We've Gotta Have it
Breakthrough News for Halting & Reversing Mental Decline
New research offers 6 ways to protect yourself from dementia and Alzheimer's
Without a doubt, one of the most distressing aspects of aging is the fear of losing one’s mental capacities. More people are worried about memory loss, cognitive decline, and dementia than the loss of physical mobility. Alzheimer’s disease is now the sixth leading cause of death for older adults in the US, affecting more than 5.4 million Americans.
Your risk increases with certain alleles of the ApoE gene, so DNA testing is recommended for families when elderly parents exhibit symptoms such as personality changes, lack of focus, and impaired judgment.
We used to think of dementia and Alzheimer’s as an “old person’s disease,” but unhealthy lifestyles are viewed as chief contributors to an expansion of neurological disorders that has all the markings of a public health catastrophe in the near future. But the good news is that new research in the last five years is seeing promising results in reversing the signs of dementia and memory loss and putting the brakes on mild cognitive impairment (MCI) and early stage Alzheimer’s disease, once thought irreversible.
As a medical anthropology doctor and an RN specializing in behavioral health, I search the world for remedies, botanicals, and even cultural rituals that keep us vital and engaged throughout our life span. While I’ve found a wide variance in the specific lifestyles among the pockets of flourishing elders worldwide, there is always a consistent pattern of eating a largely plant-based diet, engaging in rigorous physical activity, and enjoying close social networks. These lifestyle factors are echoed in the innovative clinical findings of several neuropsychology researchers, including Dale Bredesen, MD, from the Buck Institute for Research on Aging and the Department of Neurology at UCLA, as they map out protocols to halt and reverse serious neurological disorders that were once thought intractable. As a faculty member of the Institute of Functional Medicine Coaching Academy, I spent time learning the various new protocols and proceeded to examine them in five case reports that I just presented with a clinical nutritionist at Harvard’s Institute of Coaching this September.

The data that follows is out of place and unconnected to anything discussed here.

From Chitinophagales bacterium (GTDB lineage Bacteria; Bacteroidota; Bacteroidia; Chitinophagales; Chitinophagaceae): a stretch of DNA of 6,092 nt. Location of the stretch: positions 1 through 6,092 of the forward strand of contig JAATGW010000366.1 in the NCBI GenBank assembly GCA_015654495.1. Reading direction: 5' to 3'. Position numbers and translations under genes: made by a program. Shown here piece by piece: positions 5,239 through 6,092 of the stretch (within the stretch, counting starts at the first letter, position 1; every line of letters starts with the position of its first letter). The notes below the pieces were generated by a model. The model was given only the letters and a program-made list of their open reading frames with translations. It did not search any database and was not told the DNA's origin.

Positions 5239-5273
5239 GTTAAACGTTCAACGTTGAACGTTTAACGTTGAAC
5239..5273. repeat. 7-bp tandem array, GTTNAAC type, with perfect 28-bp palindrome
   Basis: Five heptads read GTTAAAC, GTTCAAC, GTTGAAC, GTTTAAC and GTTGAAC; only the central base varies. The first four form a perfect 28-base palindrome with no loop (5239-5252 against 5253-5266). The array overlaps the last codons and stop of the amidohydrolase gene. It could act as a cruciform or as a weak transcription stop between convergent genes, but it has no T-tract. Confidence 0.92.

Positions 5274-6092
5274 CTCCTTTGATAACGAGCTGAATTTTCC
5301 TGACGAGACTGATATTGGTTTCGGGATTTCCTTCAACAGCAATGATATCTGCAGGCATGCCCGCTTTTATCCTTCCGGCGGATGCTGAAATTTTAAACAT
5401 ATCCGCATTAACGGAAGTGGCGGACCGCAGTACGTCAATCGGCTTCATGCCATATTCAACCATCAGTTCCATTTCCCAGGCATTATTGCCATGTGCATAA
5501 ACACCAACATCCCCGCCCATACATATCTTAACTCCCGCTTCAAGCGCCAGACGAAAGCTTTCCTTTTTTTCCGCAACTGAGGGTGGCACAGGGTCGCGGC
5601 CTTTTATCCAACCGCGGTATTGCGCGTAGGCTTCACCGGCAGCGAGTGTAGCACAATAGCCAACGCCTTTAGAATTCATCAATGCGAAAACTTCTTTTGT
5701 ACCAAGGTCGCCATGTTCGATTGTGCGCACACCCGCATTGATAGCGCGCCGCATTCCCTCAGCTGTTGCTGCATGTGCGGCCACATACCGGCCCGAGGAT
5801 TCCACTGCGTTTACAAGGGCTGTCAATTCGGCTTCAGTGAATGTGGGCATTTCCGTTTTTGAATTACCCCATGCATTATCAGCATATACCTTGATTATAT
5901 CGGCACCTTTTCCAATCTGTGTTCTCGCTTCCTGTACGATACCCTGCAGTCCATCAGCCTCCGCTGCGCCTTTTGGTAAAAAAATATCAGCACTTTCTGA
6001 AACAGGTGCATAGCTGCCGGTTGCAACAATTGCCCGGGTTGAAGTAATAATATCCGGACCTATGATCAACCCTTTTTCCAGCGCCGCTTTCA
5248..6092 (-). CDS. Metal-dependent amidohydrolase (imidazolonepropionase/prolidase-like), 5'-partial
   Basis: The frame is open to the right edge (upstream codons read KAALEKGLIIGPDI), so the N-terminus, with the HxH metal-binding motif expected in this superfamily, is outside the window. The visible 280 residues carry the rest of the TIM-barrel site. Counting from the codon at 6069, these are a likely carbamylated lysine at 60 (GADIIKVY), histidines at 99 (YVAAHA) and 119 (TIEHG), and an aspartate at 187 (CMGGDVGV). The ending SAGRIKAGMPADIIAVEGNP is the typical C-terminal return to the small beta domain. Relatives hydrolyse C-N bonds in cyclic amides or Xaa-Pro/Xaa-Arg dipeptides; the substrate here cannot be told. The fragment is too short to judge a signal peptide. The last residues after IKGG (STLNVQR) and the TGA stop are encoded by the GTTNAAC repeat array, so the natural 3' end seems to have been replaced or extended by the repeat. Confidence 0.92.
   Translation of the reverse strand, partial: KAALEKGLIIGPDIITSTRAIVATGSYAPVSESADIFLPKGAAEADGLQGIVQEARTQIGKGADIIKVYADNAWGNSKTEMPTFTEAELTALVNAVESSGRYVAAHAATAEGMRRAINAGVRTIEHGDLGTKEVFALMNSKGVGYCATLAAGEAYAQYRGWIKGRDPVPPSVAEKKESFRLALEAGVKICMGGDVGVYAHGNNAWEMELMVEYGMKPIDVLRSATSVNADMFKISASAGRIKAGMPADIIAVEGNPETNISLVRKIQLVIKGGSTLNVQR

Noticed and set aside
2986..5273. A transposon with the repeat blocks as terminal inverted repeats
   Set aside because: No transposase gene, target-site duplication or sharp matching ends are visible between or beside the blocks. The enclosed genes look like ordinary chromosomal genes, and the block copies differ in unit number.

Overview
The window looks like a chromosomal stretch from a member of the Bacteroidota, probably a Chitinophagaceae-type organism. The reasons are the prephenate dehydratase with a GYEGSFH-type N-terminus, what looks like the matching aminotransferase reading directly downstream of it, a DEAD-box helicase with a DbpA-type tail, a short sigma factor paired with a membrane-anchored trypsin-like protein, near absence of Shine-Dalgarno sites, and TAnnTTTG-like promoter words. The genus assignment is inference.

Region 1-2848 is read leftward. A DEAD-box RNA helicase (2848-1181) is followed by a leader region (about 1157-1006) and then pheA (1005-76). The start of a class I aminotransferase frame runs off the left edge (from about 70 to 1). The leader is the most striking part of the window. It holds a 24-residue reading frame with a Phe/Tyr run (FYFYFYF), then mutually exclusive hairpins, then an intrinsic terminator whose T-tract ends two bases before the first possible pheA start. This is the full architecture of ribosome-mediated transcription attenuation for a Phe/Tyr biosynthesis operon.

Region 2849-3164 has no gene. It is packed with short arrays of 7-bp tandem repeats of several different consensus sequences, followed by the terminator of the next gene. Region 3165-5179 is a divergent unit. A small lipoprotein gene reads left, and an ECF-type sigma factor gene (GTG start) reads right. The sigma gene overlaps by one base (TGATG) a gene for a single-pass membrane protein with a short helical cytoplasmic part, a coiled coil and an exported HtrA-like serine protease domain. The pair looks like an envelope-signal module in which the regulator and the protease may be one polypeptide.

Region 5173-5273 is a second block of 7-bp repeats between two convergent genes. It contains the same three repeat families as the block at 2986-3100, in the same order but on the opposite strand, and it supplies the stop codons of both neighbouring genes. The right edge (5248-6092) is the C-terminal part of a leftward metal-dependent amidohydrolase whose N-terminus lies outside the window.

A lifestyle plan for optimal cognitive health includes:
- HIIT exercise: High-Intensity Interval Training, the best way to stimulate BDNF ( brain-derived neurotrophic factor) production. BDNF is a naturally occurring neurotrophin throughout the nervous system that plays a role in neuronal plasticity.
- Nutrition: Consider a modified ketogenic, low-carb, high in healthy fat diet with intermittent fasting.
- Targeted supplements: Helpful compounds include phosphatidylserine, bacopa, and lion’s mane medicinal mushroom.
- Sleep: restorative, consistent, uninterrupted, and at least eight hours every night.
- Social connections: Enriching and positive social connections.
- Brain stimulation — a variety of methods.
If you’re suspecting some memory loss for a loved one or yourself then get the battery of neurological and genetic tests (explore the ApoE gene allele) and begin the protocol right away. If you’re interested in preventive health measures, start with a few aspects of the six points above and make them a regular part of your life.
For more information, I recommend reading The End of Alzheimer’s: The First Program to Prevent and Reverse Cognitive Decline by Dale Bredesen, MD, and Brain Maker by David Perlmutter, MD.
The full protocol for healthy individuals to engage in right away requires more explanation. I will be reporting on it at Covey’s first spa getaway at Civana outside Phoenix, Arizona, this November.